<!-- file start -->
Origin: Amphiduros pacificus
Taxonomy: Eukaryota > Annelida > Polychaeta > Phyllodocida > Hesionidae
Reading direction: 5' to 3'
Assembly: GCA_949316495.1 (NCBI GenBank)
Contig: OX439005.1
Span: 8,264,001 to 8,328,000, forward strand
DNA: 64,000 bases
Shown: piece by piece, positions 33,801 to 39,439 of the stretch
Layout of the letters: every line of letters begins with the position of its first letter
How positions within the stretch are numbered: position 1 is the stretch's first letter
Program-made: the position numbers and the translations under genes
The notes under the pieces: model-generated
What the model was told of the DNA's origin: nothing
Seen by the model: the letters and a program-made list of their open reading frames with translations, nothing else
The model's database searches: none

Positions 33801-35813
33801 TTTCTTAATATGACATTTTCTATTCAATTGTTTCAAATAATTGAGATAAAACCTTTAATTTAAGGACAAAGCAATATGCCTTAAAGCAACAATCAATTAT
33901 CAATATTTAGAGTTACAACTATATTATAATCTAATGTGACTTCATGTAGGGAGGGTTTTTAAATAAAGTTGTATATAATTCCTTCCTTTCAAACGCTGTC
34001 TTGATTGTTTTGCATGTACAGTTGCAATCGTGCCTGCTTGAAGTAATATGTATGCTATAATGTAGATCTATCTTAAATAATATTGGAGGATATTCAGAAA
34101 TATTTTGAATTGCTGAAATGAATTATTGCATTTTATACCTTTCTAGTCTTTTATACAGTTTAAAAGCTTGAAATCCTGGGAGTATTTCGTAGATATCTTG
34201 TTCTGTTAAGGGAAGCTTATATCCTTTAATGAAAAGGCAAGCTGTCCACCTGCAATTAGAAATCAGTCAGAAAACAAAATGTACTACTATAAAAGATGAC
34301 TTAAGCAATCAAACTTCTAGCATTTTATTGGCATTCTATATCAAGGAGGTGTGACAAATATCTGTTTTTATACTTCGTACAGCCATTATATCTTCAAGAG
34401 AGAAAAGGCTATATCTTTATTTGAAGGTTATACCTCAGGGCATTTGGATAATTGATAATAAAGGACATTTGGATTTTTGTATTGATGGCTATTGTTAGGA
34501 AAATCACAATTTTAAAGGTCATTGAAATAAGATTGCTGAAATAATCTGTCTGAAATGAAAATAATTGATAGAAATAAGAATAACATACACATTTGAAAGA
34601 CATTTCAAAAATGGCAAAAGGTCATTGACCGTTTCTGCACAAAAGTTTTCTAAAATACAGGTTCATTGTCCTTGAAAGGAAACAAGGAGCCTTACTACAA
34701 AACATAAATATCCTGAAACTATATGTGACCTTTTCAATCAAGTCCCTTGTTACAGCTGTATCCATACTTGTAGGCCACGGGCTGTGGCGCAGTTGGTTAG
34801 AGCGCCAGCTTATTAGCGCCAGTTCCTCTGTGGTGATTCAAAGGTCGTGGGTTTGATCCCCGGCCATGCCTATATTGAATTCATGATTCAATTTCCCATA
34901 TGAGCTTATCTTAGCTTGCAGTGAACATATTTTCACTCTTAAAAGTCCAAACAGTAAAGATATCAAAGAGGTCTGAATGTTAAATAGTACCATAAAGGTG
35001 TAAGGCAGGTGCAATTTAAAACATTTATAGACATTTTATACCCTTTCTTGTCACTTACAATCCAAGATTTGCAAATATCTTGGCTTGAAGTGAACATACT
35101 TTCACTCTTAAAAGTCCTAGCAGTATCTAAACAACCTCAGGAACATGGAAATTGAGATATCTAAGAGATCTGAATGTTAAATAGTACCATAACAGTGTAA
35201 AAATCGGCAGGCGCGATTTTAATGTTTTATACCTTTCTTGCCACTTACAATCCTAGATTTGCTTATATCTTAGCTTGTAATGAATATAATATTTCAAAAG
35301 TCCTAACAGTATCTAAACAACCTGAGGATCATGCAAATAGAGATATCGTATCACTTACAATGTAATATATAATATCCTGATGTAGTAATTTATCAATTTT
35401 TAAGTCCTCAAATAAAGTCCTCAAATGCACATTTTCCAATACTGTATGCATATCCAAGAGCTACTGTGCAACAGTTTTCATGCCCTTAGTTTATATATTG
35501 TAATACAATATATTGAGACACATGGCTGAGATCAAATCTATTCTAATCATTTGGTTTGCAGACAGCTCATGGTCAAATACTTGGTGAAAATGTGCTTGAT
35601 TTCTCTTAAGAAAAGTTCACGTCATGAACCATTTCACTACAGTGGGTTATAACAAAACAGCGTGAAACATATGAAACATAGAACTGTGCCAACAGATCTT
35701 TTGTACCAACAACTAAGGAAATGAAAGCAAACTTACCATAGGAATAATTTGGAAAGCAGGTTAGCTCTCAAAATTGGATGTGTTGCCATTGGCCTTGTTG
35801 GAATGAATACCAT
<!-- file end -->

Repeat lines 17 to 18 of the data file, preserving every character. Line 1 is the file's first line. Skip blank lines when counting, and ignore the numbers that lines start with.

33801 TTTCTTAATATGACATTTTCTATTCAATTGTTTCAAATAATTGAGATAAAACCTTTAATTTAAGGACAAAGCAATATGCCTTAAAGCAACAATCAATTAT
33901 CAATATTTAGAGTTACAACTATATTATAATCTAATGTGACTTCATGTAGGGAGGGTTTTTAAATAAAGTTGTATATAATTCCTTCCTTTCAAACGCTGTC